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astroalex

House Sparrows out front but never in the backyard

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I currently have two feeders out; one really expensive squirrel blocking one (the kind that drops when there's too much weight on the perch) in the backyard and one really cheap-y tube feeder out front; they have the same exact seeds in them, except the one out front is completely Invaded by house sparrows and the occasional song sparrow, while the one out back (that I put by some thistle-y type bushes) brings in goldfinches (predictably), cardinals, house finches and chickadees mainly; I don't think I've ever seen a house sparrow in the back. I really want to stop putting out the feeder in the front if the HOSPs are just going to chow down so quickly on it, and put a bunch more in the back, but I'm worried they will just move back there instead and I'll never see much of anything else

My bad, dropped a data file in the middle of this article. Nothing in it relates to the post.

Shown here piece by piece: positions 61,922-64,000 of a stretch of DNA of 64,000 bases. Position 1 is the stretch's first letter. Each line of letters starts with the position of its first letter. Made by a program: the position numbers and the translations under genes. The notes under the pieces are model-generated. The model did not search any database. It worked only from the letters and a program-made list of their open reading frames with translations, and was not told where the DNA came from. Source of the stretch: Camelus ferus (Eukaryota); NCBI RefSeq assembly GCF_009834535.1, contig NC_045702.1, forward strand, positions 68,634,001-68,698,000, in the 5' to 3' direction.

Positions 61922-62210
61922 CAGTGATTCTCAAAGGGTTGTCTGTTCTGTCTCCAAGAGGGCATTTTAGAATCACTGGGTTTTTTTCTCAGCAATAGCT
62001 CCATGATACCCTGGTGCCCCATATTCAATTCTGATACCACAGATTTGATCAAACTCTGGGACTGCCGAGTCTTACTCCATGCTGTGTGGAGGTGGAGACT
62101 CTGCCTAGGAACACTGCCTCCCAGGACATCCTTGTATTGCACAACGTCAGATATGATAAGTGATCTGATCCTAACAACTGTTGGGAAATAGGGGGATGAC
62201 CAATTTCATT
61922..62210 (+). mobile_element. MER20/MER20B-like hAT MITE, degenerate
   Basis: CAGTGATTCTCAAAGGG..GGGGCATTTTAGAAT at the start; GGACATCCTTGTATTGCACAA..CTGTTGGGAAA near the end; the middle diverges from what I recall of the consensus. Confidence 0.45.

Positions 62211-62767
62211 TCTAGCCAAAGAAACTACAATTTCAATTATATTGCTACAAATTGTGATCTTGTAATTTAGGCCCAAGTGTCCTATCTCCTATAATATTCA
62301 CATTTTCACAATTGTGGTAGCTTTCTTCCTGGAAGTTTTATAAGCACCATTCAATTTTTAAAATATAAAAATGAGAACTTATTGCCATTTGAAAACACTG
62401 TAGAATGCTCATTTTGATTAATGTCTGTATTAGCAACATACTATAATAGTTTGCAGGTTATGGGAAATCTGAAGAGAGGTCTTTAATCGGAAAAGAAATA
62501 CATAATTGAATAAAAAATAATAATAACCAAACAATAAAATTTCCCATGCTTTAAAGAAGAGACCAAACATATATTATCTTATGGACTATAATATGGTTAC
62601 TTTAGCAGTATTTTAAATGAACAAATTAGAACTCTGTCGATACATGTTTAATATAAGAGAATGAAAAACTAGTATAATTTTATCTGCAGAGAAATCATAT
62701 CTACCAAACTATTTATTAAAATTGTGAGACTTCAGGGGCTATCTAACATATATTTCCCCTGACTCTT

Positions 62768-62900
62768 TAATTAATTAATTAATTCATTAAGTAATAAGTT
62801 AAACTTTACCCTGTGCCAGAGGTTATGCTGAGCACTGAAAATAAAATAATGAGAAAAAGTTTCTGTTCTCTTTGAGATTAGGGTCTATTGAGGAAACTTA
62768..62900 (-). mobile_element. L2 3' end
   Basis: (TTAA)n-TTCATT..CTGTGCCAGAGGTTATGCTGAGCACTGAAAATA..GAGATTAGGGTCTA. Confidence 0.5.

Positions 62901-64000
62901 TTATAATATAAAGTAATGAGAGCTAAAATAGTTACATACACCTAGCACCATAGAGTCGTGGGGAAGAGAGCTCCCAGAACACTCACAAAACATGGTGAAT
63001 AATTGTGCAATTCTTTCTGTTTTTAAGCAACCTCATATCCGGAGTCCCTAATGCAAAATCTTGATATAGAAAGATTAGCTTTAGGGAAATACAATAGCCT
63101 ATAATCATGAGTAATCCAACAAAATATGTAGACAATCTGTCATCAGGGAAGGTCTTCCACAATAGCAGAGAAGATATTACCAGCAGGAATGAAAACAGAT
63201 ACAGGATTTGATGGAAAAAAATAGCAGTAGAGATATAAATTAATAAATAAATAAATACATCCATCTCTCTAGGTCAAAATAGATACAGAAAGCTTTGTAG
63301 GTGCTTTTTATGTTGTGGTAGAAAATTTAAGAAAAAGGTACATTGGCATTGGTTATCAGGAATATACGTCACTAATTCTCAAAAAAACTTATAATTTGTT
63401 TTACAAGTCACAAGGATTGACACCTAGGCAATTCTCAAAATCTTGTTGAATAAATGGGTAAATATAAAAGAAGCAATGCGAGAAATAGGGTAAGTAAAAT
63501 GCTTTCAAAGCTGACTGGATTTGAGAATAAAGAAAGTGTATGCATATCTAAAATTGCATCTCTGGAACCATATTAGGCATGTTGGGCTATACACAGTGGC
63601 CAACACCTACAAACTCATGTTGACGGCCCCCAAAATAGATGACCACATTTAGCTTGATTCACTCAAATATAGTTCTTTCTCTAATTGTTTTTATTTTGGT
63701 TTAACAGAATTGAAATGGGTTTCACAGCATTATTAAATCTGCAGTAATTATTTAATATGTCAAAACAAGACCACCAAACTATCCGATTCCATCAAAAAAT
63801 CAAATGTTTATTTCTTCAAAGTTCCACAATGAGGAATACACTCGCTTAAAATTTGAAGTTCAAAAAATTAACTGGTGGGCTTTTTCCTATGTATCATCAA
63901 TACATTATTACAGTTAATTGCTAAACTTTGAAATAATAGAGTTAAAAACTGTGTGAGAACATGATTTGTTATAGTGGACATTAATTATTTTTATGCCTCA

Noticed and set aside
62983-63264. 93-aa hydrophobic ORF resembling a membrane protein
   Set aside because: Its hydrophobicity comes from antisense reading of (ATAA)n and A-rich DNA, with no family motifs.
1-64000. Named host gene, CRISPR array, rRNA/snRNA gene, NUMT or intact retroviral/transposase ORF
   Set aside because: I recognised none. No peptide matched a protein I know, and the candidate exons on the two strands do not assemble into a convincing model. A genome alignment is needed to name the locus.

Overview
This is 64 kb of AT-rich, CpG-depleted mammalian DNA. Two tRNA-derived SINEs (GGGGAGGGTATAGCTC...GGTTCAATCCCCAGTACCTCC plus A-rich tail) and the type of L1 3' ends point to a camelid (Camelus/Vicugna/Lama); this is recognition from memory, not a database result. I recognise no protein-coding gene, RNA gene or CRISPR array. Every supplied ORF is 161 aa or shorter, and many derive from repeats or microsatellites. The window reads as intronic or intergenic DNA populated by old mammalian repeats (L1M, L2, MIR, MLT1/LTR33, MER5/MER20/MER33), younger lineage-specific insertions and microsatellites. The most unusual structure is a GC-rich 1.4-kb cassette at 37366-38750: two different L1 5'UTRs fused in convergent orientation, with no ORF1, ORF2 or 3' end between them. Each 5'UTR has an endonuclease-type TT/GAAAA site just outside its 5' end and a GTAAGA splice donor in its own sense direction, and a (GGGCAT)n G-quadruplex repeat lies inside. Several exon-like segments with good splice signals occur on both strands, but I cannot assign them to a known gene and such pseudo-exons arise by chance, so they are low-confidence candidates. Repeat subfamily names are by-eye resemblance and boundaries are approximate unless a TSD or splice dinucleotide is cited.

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How long has each feeder been in place?  Are these behaviors long-running, or are the feeders new and the birds are still exploring their options?

Any chance the one in front is in an open area, and the one in back has trees and shrubs close to it?

Does the front feeder have longer perches?

Is one the sun more hours of the day than the other?

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21 hours ago, Charlie Spencer said:

How long has each feeder been in place?  Are these behaviors long-running, or are the feeders new and the birds are still exploring their options?

Any chance the one in front is in an open area, and the one in back has trees and shrubs close to it?

Does the front feeder have longer perches?

Is one the sun more hours of the day than the other?

1- Oh not very long, about a week haha. I have put out different feeders in the front and back in the past, and still the front mainly brought in hundreds of house sparrows while the back attracted the types of birds I wanted